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From Robert Newson <rnew...@apache.org>
Subject Re: [DISCUSS] Git workflow
Date Mon, 29 Apr 2013 13:59:14 GMT
Bah, I meant:  I'm +0 on single commits merging from topic to master withOUT
a merge commit.

On 29 April 2013 14:58, Robert Newson <rnewson@apache.org> wrote:
> Ok, my proposal is #1 from my original post with the refinement from
> Randall which I think we can distill as "you must not flatten a commit
> set". If your topic branch is best represented as >1 commit, then it
> must land on master as a merge commit. The other way to say it is that
> no topic branch is partially merged; it must be atomic. This means
> that branches, typically bug fix branches, which are naturally a
> single commit will simply fast forward. I'll let Randall respond to
> that point. I'm +0 on single commits merging from topic to master with
> a merge commit.
>
> B.
>
> On 29 April 2013 14:48, Noah Slater <nslater@apache.org> wrote:
>> Does anybody have any other thoughts on this? We need to choose something
>> as soon as possible.
>>
>>
>> On 25 April 2013 23:01, Robert Newson <rnewson@apache.org> wrote:
>>
>>> Another point in favour of merge commits (non-ff) is that the branch
>>> merged to leaps forward atomically. It might not be appropriate to see
>>> the intermediate tree for a feature that consists of multiple commits.
>>>
>>> B.
>>>
>>> On 25 April 2013 22:59, Robert Newson <rnewson@apache.org> wrote:
>>> > "I'm not sure where this notion that bisecting with merge
>>> > commits is harder comes from."
>>> >
>>> > From personal experience, but I concede this might point to my
>>> > deficiency and not git's.
>>> >
>>> > On 25 April 2013 22:57, Randall Leeds <randall.leeds@gmail.com> wrote:
>>> >> On Thu, Apr 25, 2013 at 2:35 PM, Robert Newson <rnewson@apache.org>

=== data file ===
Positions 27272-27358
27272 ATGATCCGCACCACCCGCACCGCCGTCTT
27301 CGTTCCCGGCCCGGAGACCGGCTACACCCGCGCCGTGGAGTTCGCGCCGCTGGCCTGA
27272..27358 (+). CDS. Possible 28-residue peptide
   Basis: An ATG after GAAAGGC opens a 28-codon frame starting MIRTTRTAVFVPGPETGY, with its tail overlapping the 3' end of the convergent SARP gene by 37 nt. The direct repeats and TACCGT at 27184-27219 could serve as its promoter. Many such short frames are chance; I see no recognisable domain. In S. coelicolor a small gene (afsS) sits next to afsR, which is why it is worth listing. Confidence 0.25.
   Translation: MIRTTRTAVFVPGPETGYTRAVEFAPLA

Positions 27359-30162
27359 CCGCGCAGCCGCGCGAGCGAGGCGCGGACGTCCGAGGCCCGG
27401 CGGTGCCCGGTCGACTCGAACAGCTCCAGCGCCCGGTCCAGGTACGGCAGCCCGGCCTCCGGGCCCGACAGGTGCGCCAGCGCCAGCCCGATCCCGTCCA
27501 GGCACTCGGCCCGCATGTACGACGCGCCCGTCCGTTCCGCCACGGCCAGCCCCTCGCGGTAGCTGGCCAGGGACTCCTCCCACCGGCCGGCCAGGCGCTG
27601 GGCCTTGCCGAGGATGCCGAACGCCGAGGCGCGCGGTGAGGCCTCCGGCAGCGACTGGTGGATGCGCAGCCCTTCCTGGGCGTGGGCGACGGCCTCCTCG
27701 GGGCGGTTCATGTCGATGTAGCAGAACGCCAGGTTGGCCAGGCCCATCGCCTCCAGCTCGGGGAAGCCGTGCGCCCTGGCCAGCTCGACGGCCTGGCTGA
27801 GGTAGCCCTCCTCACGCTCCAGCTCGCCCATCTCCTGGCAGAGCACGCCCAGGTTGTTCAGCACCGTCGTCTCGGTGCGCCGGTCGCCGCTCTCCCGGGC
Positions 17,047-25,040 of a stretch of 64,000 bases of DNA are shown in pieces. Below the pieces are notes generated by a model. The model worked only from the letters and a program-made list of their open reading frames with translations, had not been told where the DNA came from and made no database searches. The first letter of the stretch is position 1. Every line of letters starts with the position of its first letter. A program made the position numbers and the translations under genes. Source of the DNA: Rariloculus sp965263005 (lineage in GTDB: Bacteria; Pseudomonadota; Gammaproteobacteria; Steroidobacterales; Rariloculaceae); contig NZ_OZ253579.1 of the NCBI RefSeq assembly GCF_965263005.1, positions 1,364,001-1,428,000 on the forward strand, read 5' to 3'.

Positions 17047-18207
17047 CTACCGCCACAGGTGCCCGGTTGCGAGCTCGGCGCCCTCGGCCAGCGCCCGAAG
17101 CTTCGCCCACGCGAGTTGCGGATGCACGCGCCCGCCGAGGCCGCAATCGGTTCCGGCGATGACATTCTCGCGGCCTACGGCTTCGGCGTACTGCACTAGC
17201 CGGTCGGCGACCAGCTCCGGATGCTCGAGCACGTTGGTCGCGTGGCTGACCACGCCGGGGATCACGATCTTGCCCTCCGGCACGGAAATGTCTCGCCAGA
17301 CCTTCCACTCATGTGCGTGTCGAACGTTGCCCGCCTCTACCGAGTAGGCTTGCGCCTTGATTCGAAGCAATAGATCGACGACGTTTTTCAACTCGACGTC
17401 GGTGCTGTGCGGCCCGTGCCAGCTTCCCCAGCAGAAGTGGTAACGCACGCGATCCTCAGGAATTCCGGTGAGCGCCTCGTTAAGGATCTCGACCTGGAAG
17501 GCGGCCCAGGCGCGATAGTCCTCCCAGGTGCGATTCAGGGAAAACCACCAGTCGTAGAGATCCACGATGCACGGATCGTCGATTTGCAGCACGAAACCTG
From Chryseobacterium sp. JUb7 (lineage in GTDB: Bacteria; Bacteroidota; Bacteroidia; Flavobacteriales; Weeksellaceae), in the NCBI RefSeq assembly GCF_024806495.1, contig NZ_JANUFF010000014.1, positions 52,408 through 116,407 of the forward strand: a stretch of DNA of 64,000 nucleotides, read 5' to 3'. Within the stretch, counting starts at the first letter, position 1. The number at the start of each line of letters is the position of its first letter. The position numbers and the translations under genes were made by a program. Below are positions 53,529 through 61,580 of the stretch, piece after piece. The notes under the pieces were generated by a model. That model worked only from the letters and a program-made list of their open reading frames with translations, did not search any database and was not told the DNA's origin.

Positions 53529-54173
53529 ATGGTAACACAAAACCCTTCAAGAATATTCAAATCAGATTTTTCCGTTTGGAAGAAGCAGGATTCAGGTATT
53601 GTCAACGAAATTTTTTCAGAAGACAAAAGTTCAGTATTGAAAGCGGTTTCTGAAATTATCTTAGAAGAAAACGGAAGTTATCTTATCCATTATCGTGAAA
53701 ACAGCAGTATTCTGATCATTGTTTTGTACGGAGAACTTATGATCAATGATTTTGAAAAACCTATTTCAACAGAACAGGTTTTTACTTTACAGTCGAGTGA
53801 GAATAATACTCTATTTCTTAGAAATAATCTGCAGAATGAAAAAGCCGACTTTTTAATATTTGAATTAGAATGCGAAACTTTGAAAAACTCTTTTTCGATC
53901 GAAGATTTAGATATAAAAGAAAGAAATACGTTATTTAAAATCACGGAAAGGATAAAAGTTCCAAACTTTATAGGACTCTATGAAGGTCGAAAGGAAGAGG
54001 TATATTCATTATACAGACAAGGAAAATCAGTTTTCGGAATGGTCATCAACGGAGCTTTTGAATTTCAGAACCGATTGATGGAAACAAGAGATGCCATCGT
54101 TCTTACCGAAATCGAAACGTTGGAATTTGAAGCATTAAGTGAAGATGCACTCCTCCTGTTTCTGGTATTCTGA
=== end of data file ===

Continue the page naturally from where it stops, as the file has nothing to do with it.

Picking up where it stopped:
>>> wrote:
>>> >>>
>>> >>> If we enhance the #1 proposal to include a final rebase against
master
>>> >>> before merge, then master will be truly linear. That will make for
>>> >>> easier reading, easier backporting and will enable bisecting when
>>> >>> spelunking for regressions, etc.
>>> >>
>>> >> I disagree.
>>> >>
>>> >> git-bisect is smart enough to remove whole merges before diving into
>>> >> their constituent commits, IIRC, which reduces the possibility of
>>> >> false negatives if there were intermediate commits that had failing
>>> >> tests on the feature branch but the ultimate merge was clean and
>>> >> green. I'm not sure where this notion that bisecting with merge
>>> >> commits is harder comes from.
>>> >>
>>> >> Similarly, backporting a topic branch should look something like:
>>> >>
>>> >>> git checkout -b topic-branch-1.3.x-backport topic-branch
>>> >>> git rebase --onto 1.3.x master
>>> >>
>>> >> This would produce a branch (topic-branch-1.3.x-backport) which
>>> >> contains all the commits on topic-branch since it diverged from
>>> >> master, rebased onto 1.3.x.
>>> >>
>>> >> Reading history with merge commits can also be easier than the
>>> >> alternative FF-only history since there is a --merges option to
>>> >> git-log. This feature can, for instance, show you time line of topic
>>> >> introduction without the clutter of the individual commits that were
>>> >> necessary to produce them.
>>> >>
>>> >> If I am going to argue one way or another I would actually suggest
>>> >> that feature or topic branches always merge with --no-ff.
>>>
>>
>>
>>
>> --
>> NS

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